Electron Beam Induced Current (EBIC) is an Electrical Analysis technique used in electron microscopy to map internal electric fields and to characterise electrically activity of defects. EBIC is also a powerful technique for measurement of internal quantum efficiency, recombination strength and diffusion length of minority carriers.
EBIC provides an essential bridge between electrical and structural analysis of semiconducting and ceramic devices, including
- Development of novel nanodevices
- Characterisation of photovoltaics, optoelectronics and power devices
- Fundamental research on electrical activity of crystalline defects
- Reverse engineering of semiconductor devices
- Electrical failure analysis of semiconductor devices, including processors, memory, sensors
How are EBAC and EBIC related?
The EBAC technique measures the absorbed part of the primary beam current and hence applies to all conductive samples. Typically, only one electrical connection is made to the sample. Contrast is given primarily by secondary electron emission and backscatter yields, which include dependence on material and topography, as well as further effects such as voltage contrast. An advanced use of the EBAC technique is the EBAC/RCI technique, where typically two electrical connections are made to the sample, and the position of the primary electron beam is used to divide the resistance between these two contacts. The fraction of absorbed current collected by each contact is proportional to the spatial distribution of resistance, therefore EBAC/RCI provides high-resolution resistance mapping.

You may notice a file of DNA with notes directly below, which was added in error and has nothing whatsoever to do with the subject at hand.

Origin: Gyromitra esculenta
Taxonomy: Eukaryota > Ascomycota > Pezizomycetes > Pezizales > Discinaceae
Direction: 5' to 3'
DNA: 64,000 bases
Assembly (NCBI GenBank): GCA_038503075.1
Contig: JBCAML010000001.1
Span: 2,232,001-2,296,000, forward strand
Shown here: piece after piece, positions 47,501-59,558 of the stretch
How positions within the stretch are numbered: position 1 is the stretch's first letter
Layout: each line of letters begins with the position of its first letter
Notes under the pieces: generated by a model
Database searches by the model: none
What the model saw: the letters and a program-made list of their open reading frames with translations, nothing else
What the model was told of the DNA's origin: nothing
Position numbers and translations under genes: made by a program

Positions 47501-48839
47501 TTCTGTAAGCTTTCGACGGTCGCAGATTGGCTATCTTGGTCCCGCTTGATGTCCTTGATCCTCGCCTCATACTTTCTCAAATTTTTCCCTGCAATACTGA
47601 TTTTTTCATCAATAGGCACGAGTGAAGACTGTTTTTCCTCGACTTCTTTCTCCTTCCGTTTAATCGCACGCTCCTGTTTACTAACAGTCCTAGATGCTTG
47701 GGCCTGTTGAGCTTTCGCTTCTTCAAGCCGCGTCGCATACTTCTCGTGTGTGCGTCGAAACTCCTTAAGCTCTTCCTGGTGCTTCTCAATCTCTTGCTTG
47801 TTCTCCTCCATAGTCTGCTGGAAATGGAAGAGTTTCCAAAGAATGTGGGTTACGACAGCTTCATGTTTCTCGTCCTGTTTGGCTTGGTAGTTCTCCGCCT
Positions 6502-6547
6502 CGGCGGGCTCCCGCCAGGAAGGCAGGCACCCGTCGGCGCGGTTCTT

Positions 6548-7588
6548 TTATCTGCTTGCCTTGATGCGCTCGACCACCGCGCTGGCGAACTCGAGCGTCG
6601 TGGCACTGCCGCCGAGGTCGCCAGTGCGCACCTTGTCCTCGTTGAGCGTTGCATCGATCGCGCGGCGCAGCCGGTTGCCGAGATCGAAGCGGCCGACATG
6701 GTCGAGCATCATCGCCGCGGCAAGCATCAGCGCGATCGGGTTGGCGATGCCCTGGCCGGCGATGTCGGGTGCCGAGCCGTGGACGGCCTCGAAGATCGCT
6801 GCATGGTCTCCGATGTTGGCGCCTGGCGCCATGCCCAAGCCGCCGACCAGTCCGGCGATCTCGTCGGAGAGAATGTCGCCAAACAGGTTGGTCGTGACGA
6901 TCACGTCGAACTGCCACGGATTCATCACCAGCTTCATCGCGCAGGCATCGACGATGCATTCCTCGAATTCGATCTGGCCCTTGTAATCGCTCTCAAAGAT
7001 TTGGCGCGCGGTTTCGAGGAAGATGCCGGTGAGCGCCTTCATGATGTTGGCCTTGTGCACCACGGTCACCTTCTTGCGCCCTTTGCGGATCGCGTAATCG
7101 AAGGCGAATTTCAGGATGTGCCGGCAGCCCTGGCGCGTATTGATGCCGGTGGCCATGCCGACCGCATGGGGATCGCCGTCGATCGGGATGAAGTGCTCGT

The EBIC technique measures the current induced in the sample due to energy transfer from the primary and secondary electrons. It therefore applies only to samples with a band gap, and in the presence of an internal electric field. EBIC samples are typically connected at both sides of a junction, where the internal field may be modified with additional biasing. Operation is similar to that of photovoltaic cells, where a current is induced due to energy transferred from photons.
EBAC technique is experimentally more challenging than EBIC, because EBAC signal is typically magnitudes smaller than EBIC. Experimental work with the EBAC/RCI technique is even more challenging, as the signal is reduced further and noise increases for low-impedance samples. To minimise noise for EBAC/RCI measurements, point electronic GmbH provides a specially designed in-situ preamplifier, which enables low-impedance measurements down to 100 Ohm.